About the Book

Title: A Psalm for Lost Girls
Published: 2017
Swoonworthy Scale: 6

Cover Story: Enshrined
BFF Charm: Yay
Talky Talk: Sing Me a Psalm
Bonus Factors: Diversity, Religion
Relationship Status: LYLAS

Cover Story: Enshrined

There are a lot of details to take in with this cover. It took me awhile to realize that the heart was made from devotional votive candles, rather than lights. And the girl on the cover is an interesting take because it could be interpreted as Ana, the kidnapped girl who is found alive lying at one of the shrines; Tess, the saint; or Callie, Tess’s sister and the book’s MC. All in all, I like!

The Deal:

Tess de Costa started hearing voices about a year ago, voices with messages that she delivered to the people of her small Massachusetts town. The people of New Avon would flock to her front porch for a message from the Heavens. After Tess’s unexpected death, the town began building shrines in her honor, and when Ana, a local kidnapping victim, was found alive at one of the shrines, everyone becomes feverish with a desire to make Tess’s sainthood official. Everyone, that is, except for Tess’s sister, Callie.

Having known Tess better than anyone, Callie is all but disgusted with the way the townspeople are claiming ownership of her dead sister, and with the help of Tess’s secret boyfriend, Danny, she sets out to find Ana’s kidnapper and prove once and for all that her sister was just a normal girl.

BFF Charm: Yay

Yay BFF Charm

Growing up in the shadow of an older sister who’s considered a *literal* saint, Callie couldn’t help but have a bit of healthy rebellion inside of her. When first we meet, she’s a bit of a baddie, pulling pranks and skipping school with her friends. But she loved her sister fiercely, and will do anything to protect Tess’s memory after her death. Callie’s tough exterior means she occasionally holds people at arm’s length, but that’s a trait that I can understand and sympathize with. She’s been through a lot, so it makes sense that she’d be a little dubious of everyone around her. All that said, I could hang with Callie. As a matter of fact, I’m down to solve some mysteries any time. Call me, girlfriend!

Swoonworthy Scale: Um? 6? And? Also 6? Equals 12? Or equals 0?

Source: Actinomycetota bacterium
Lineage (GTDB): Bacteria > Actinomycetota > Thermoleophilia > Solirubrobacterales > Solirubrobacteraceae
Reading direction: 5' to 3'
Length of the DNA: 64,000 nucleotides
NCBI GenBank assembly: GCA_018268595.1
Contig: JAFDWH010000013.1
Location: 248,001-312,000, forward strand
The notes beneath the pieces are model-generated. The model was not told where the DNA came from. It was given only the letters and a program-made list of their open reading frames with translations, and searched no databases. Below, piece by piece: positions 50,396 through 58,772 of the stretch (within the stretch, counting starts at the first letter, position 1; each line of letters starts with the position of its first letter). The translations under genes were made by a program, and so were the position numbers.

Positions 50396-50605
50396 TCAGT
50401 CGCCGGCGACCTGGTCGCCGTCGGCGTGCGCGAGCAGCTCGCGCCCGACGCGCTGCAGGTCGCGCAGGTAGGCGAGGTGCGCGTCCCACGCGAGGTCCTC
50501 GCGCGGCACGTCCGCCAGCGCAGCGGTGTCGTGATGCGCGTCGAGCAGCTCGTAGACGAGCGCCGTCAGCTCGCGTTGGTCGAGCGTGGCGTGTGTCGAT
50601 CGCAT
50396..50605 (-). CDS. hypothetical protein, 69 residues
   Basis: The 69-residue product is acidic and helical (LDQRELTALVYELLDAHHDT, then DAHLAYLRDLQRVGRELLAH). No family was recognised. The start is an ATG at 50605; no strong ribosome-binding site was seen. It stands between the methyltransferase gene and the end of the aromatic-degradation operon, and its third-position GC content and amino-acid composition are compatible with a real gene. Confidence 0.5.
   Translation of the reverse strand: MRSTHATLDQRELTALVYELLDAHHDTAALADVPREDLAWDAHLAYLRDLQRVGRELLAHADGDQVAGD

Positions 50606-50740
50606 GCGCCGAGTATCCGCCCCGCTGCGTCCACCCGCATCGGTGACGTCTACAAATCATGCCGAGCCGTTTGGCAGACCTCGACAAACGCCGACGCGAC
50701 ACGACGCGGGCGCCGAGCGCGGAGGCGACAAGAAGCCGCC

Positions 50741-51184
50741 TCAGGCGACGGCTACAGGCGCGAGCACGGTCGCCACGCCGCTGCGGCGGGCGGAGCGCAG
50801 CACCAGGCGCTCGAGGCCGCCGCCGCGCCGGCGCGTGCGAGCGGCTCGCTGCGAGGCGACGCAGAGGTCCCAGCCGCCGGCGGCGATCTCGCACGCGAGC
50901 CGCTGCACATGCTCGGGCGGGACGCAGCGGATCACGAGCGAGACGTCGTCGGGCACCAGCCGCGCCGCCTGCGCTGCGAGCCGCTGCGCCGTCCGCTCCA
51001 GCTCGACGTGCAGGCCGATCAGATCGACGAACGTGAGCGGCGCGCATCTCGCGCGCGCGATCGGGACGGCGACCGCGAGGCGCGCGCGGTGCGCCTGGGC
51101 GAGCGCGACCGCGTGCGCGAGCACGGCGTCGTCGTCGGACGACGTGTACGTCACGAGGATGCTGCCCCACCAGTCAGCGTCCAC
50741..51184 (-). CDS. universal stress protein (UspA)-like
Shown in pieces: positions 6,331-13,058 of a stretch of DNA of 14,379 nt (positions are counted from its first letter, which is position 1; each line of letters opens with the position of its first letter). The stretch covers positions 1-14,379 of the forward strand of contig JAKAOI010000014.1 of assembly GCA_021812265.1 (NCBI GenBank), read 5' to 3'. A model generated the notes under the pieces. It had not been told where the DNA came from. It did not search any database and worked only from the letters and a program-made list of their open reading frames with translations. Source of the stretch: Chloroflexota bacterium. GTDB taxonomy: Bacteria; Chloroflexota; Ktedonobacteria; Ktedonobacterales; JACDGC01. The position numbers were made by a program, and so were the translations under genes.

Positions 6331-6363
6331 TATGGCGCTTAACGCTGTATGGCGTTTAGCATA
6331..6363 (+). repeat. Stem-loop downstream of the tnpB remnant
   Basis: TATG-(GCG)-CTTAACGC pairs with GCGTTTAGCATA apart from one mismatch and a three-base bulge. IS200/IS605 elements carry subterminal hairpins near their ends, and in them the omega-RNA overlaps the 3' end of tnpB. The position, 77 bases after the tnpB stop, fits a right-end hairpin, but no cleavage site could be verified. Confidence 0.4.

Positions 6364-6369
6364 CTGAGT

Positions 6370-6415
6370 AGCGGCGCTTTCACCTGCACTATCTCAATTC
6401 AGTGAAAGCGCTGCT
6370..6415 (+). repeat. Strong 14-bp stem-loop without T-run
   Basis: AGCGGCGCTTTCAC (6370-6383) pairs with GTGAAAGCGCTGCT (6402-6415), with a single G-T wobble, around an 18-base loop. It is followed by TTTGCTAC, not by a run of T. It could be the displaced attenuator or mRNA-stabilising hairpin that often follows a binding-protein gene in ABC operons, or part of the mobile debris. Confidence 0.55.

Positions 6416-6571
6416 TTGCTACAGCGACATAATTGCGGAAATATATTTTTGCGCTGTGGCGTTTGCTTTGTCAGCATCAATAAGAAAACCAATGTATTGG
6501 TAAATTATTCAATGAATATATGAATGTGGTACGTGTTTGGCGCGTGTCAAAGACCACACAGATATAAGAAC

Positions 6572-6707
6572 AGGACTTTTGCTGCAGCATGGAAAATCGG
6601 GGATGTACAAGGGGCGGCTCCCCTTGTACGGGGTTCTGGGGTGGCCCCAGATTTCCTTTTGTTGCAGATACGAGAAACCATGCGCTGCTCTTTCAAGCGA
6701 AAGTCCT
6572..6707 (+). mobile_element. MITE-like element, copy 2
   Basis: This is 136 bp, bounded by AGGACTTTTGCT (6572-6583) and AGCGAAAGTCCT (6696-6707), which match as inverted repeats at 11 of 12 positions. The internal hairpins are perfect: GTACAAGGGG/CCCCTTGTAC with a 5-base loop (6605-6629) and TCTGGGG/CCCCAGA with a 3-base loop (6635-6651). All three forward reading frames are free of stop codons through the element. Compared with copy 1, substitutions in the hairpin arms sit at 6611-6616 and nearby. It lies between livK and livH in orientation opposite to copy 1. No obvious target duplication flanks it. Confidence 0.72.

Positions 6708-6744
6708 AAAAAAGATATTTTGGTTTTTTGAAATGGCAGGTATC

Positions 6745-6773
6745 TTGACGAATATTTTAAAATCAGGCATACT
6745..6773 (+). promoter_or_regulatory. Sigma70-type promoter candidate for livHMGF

In the words of the late*, great Avril Lavigne, “Why’d ya have to go and make things so complicated?” That is my question for Katie Bayerl. Because the swoon in this book? It’s way complicated. Through peeks into Tess’s journals, we get to follow along as her romance with Danny blossoms and grows and, uh, does other stuff. *wink wink* But it has to be kept a secret, because saints are supposed to be virginal. And if the townspeople find out that she’s doing…boyfriend stuff, things could get messy – something Tess wants to avoid at all costs.

Meanwhile, Callie may or may not have her own feelings for Danny – and vice versa – and as the two spend more time together, things start to get swoony. But last time I checked, the rule for dating your dead sister’s boyfriend was, um, don’t. So it’s all a mess. But it’s a mess that has its moments.

*Chill out. Avril Lavigne is still totally alive.

Talky Talk: Sing Me a Psalm

A Psalm for Lost Girls is a gorgeous debut, both in terms of Bayerl’s prose and storytelling. It’s dreamy yet dark, sweet yet – at times – scary. I’m currently on a rather obsessive Criminal Minds binge, so I was 100% on board with Callie and Danny tracking down Ana’s creepy kidnapper. But that was only one part of a much bigger story – one about complicated relationships with family, friends, God, and more. In addition to Callie’s narration, we also get peeks into Tess’s old journals and occasional insight into Ana’s PTSD-riddled mind. There were times when the pacing was a little off, and I thought it could’ve been edited down a bit to make the suspenseful part of the story a bit more thrilling, but those felt like minor problems overall.

Bonus Factor: Diversity

Faces of all different races, ethnicities and genders.

Callie and her family are Portuguese, while Danny is Puerto Rican, and Callie’s friend Karen is Latina. I got the vibe that the town of New Avon, or at least Callie’s neighborhood within it, was predominately Latin American. Because the book focuses on familial relationships and religion – two things that are heavily influenced by culture – the characters’ Latin America heritage added so much richness and depth to this story.

Bonus Factor: Religion

Ornate Church

I’m not really a religious person, but something like 85% of the people in this world are. Despite that, religion seems absent from the majority of YA books. New Avon has a strong Roman Catholic presence, made obvious by the community’s obsession with Tess’s sainthood. Though Callie’s own views on religion weren’t cut and dry, Catholicism was almost like its own character in this book. 

Relationship Status: LYLAS

Book, I love you like a sister. You’re totally unique, full of depth and beauty, and taught me a lot of lessons about life and love. I felt like I was reading your stolen diary (because, at times, I was) and learning all your secrets. Let’s share clothes and always be there for each other, okay?

FTC Full Disclosure: I did not receive money or Girl Scout cookies of any kind (not even the gross cranberry ones) for writing this review. A Psalm for Lost Girls is available now.

Rosemary lives in Little Rock, AR with her husband and cocker spaniel. At 16, she plucked a copy of Sloppy Firsts off the "New Releases" shelf and hasn't stopped reading YA since. She is a brand designer who loves tiki drinks, her mid-century modern house, and obsessive Google mapping.